School of Language Arts and Media

SLAM

School News

20.11.2018 14:38 Age: 29 days
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Curriculum writers prepare for new Pacific language programmes


Curriculum writers from Cook Islands, Niue, Rotuma, Tonga and Vanuatu came together last week to prepare materials for new Pacific language programmes. 

Group members taught each other how to use techniques and tools such as online flashcards, quizzes, competitive games and video clips in their teaching. Videos were also recorded in ten different languages, with participants and students speaking passionately about why it is important to study languages and how the new programmes will support national curriculum policies and strategic plans, as well as the recently-launched Pacific regional education framework. 

USP has offered Fijian and Hindi Studies since the 1990s, and we are delighted to finally be realising the commitment made at that time to expand to other languages. The Cook Islands Māori programme began in 2018, and, from 2019, speakers of Vagahau Niue, Tongan & Niuafoˈou and different languages from Vanuatu will also be able to study their languages in depth. Meanwhile, Rotumans will now have the chance to become more fluent in their language. See www.usp.ac.fj/languages for more details.

In the final talanoa session, Ngavaevae Papatua from Cook Islands Ministry of Education described the change he had witnessed since USPís programme started in understanding the importance of having trained personnel teaching te reo in schools, instead of the usual practice of expecting anybody fluent in the language to be able to teach it.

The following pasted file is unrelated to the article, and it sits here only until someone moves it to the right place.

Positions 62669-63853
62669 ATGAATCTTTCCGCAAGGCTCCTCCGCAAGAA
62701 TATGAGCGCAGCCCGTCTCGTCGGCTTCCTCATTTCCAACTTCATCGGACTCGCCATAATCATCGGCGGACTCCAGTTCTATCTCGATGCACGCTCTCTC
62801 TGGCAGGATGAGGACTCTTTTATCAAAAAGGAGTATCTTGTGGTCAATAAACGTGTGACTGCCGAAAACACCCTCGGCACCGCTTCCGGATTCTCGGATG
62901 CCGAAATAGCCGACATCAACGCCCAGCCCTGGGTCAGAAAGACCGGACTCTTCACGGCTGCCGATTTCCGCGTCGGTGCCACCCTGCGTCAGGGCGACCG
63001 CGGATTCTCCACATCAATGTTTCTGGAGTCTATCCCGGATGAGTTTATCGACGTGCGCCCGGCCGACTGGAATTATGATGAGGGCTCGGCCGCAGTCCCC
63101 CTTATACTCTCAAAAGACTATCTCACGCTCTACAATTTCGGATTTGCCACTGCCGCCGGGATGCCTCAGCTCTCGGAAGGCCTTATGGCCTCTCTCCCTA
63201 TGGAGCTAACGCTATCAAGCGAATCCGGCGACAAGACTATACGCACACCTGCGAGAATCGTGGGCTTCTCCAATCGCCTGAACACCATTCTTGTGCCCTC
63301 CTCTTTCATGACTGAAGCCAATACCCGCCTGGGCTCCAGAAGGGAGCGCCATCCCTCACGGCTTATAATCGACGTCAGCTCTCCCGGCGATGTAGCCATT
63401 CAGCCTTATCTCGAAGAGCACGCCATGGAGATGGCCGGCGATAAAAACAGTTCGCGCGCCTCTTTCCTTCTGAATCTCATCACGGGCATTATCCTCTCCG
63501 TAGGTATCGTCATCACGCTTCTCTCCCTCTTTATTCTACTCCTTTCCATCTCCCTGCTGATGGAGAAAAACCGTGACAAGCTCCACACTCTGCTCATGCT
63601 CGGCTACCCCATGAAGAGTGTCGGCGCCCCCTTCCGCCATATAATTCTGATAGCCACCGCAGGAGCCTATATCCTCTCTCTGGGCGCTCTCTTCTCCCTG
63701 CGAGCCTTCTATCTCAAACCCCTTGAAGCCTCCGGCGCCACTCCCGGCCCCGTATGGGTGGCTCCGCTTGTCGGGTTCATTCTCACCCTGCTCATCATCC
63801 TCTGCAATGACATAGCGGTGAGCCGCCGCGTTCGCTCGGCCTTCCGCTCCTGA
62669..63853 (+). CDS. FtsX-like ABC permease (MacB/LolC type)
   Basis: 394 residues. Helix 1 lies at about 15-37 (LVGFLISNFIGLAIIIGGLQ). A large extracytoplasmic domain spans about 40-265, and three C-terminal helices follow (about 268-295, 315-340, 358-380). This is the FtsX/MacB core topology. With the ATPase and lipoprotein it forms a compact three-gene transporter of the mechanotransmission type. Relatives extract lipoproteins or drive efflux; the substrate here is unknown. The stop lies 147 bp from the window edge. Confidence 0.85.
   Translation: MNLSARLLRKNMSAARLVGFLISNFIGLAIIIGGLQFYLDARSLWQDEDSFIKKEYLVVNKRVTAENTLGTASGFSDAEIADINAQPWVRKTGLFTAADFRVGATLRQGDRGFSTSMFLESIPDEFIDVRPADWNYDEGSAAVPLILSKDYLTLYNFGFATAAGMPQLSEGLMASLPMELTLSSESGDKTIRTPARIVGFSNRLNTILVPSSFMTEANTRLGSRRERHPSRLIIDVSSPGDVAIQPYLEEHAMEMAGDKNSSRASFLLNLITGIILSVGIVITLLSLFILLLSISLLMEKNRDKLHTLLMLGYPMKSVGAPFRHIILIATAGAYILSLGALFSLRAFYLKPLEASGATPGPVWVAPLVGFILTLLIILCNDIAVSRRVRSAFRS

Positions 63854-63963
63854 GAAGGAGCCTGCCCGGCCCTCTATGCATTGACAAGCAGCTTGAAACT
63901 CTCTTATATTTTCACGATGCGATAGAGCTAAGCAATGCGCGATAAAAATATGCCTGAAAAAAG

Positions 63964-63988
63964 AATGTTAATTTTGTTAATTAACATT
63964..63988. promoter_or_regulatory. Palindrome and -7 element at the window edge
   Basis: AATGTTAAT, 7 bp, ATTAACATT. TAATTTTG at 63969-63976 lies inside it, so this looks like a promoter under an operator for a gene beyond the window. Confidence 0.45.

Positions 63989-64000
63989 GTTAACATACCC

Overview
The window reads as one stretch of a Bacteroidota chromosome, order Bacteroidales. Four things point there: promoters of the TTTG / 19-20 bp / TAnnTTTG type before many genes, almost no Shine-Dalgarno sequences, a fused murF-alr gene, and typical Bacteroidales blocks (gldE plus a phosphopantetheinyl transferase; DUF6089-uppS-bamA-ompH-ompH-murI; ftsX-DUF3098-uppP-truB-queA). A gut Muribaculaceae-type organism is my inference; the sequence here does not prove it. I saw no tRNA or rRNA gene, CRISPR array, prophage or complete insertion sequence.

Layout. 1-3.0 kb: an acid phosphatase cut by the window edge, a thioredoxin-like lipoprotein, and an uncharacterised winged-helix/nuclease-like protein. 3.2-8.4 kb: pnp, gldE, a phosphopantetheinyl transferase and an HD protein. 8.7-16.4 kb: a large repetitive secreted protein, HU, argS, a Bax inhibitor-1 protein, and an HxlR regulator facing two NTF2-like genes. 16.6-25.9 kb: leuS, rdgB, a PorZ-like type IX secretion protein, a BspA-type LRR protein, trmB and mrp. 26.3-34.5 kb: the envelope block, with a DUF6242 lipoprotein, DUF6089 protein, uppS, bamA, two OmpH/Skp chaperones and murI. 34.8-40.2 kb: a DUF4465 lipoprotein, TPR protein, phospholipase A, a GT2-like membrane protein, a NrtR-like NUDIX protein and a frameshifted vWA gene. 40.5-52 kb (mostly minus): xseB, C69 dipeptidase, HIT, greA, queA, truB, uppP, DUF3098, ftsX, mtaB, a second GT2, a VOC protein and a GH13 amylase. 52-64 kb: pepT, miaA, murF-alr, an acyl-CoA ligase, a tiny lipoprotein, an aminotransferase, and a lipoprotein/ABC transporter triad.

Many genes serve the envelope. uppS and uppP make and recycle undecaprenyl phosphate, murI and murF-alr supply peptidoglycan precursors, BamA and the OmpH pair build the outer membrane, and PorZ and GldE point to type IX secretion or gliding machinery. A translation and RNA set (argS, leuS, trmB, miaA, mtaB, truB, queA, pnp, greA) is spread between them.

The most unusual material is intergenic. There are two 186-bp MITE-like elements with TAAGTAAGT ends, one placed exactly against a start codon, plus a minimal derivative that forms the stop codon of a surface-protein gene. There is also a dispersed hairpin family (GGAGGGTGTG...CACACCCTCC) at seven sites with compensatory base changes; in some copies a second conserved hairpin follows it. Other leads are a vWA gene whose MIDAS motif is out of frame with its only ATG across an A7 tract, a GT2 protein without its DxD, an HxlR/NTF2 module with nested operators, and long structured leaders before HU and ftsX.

Dr ˈAna Taufeˈulungaki, former USP Council member, expressed happiness that this initiative is now finally underway after almost two decades, and asked for the continued support of FALE. Dean Dr Akanisi Kedrayate, Associate Dean Dr Matthew Hayward, and Head of SLAM Professor Sudesh Mishra all assured the group of this support. 

The group is also working closely with the Centre for Flexible Learning who will be instrumental in helping us reach communities in other locations. At the talanoa session, CFLís Mojito Jione said how pleased he was to be involved, both as a member of the Rotuman community and as an education technologist who can assist with the technical side. 

This collaboration between different USP sections, campus directors, Ministries of Education, local community members, senior management of FALE, and academics within the School of Language, Arts and Media who hosted the workshop has been the secret to the success behind the achievements.


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School of Language Arts and Media (SLAM)
Faculty of Arts, Law and Education
The University of the South Pacific
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